“Your eyes are bigger than your stomach.” That’s something I heard my mother say more than once when I was a child and unable to eat everything on my plate. Our third long-distance bike ride with Leadership Studies Program students at Hardin-Simmons University proved to be bigger than realized by a number of would-be participants.
Originally conceived to run from the Gulf of Mexico at the Texas-Louisiana border to Sault Ste. Marie at the top of Michigan, our third ride was planned to span 1,600 miles and include all of the Natchez Trace Parkway. The route was mapped, roads check via street and satellite views on Google Maps, and overnight stops identified. Besides training, money, and finding places to stay, the biggest thing lacking from making the ride a reality was complete student commitment.
Tour de Ted training ride with BRAT3 participants in Abilene.
With less than a month to go in the Spring 2015 semester and seven weeks before the scheduled start of the ride, four of the six student participants dropped out of the ride. The remaining participants were committed to a cycling expedition and quickly re-conceptualized an alternative adventure.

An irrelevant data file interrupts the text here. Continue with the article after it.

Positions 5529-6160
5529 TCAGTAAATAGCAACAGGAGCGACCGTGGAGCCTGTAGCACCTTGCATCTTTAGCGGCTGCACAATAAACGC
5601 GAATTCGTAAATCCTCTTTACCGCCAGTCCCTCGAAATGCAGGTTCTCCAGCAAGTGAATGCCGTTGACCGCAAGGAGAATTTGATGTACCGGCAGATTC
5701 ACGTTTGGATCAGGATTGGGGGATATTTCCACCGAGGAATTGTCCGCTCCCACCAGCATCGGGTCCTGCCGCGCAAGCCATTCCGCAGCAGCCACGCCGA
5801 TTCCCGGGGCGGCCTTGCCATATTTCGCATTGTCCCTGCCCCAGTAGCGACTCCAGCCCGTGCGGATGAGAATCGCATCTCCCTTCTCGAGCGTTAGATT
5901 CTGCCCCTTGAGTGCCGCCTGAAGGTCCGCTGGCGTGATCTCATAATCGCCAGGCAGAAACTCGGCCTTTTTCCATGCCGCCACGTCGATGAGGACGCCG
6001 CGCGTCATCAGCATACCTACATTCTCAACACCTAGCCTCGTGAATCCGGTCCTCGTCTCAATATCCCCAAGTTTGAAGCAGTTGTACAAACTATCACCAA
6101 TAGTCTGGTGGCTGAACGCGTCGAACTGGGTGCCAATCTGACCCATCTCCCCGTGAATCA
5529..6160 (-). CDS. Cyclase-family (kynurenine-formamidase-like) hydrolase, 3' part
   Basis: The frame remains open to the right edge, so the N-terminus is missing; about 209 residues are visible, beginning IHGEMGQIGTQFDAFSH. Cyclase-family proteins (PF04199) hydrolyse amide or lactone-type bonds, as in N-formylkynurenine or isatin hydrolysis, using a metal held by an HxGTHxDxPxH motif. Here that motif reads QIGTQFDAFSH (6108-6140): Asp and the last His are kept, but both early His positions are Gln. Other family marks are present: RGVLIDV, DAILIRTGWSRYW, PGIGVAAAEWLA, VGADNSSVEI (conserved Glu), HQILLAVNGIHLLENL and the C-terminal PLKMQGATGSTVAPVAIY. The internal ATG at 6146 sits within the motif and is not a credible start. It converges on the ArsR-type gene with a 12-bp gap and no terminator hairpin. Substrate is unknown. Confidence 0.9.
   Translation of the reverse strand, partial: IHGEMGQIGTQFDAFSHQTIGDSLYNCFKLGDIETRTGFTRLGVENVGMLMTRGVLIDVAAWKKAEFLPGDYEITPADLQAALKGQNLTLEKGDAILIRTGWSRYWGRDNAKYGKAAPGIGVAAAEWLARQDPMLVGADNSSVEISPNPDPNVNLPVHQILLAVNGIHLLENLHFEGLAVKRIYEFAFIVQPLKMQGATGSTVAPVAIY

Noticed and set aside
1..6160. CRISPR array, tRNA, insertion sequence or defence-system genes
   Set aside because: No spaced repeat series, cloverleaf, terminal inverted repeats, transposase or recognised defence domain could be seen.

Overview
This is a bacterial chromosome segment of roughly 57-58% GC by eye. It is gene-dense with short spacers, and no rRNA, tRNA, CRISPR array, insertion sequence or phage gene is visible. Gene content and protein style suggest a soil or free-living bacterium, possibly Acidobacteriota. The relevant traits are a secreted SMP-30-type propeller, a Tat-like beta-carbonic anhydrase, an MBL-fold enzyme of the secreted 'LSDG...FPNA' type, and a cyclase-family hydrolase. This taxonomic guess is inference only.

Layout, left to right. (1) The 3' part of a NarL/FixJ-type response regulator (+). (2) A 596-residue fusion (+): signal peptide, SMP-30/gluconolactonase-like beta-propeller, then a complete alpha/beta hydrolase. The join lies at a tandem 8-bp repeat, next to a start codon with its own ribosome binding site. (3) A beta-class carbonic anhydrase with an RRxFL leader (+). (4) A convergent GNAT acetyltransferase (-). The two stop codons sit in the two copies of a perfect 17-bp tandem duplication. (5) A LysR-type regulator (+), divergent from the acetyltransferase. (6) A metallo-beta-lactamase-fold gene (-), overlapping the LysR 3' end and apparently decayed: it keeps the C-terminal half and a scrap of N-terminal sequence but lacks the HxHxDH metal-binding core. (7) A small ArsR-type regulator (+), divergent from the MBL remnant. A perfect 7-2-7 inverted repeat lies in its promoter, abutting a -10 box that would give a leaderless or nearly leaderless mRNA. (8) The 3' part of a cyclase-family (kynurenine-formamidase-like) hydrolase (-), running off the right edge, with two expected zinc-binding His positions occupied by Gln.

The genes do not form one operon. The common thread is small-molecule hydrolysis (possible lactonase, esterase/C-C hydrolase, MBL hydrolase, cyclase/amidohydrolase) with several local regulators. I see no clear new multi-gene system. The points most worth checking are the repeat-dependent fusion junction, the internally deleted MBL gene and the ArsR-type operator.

To accommodate schedules of several additional participants who didn’t have time for a ride to Canada but could do a shorter excursion, a new ride across Texas was mapped and planned. Within weeks, a route from Surfside Beach to Texline was developed and lodging arranged—through families, former students, churches, and sister universities. The 825-mile route, like the first two BRAT adventures, would put us in Abilene for a mid-point break. Once again, we would drive to the starting line, cycle four days to Abilene for a day of rest, cycle four more days to the finish line, and drive back to Abilene. The logistics of the third ride were similar to the previous rides, but the route, participants, and on-the-road variables would all be different.
Loading up on campus for the drive to Surfside Beach.
The team of cyclists would also be different from the previous years. We ended up with only two HSU students enrolled in the workshop class who actually planned the trip. One cyclist from BRAT2 came back for an encore ride with BRAT3 as well as the two faculty members. Three friends, including an emergency room nurse and experienced cyclist, and the rest of the team set out from Surfside Beach at the beginning of the ride. Another student, recovering from a broken ankle, joined the team as a support vehicle driver. At the mid-point break, one team member dropped out of the ride for a family emergency and another joined us for the second half. The ride started and ended with nine participants—with eight completing the entire journey. We once again used two support vehicles for the ride.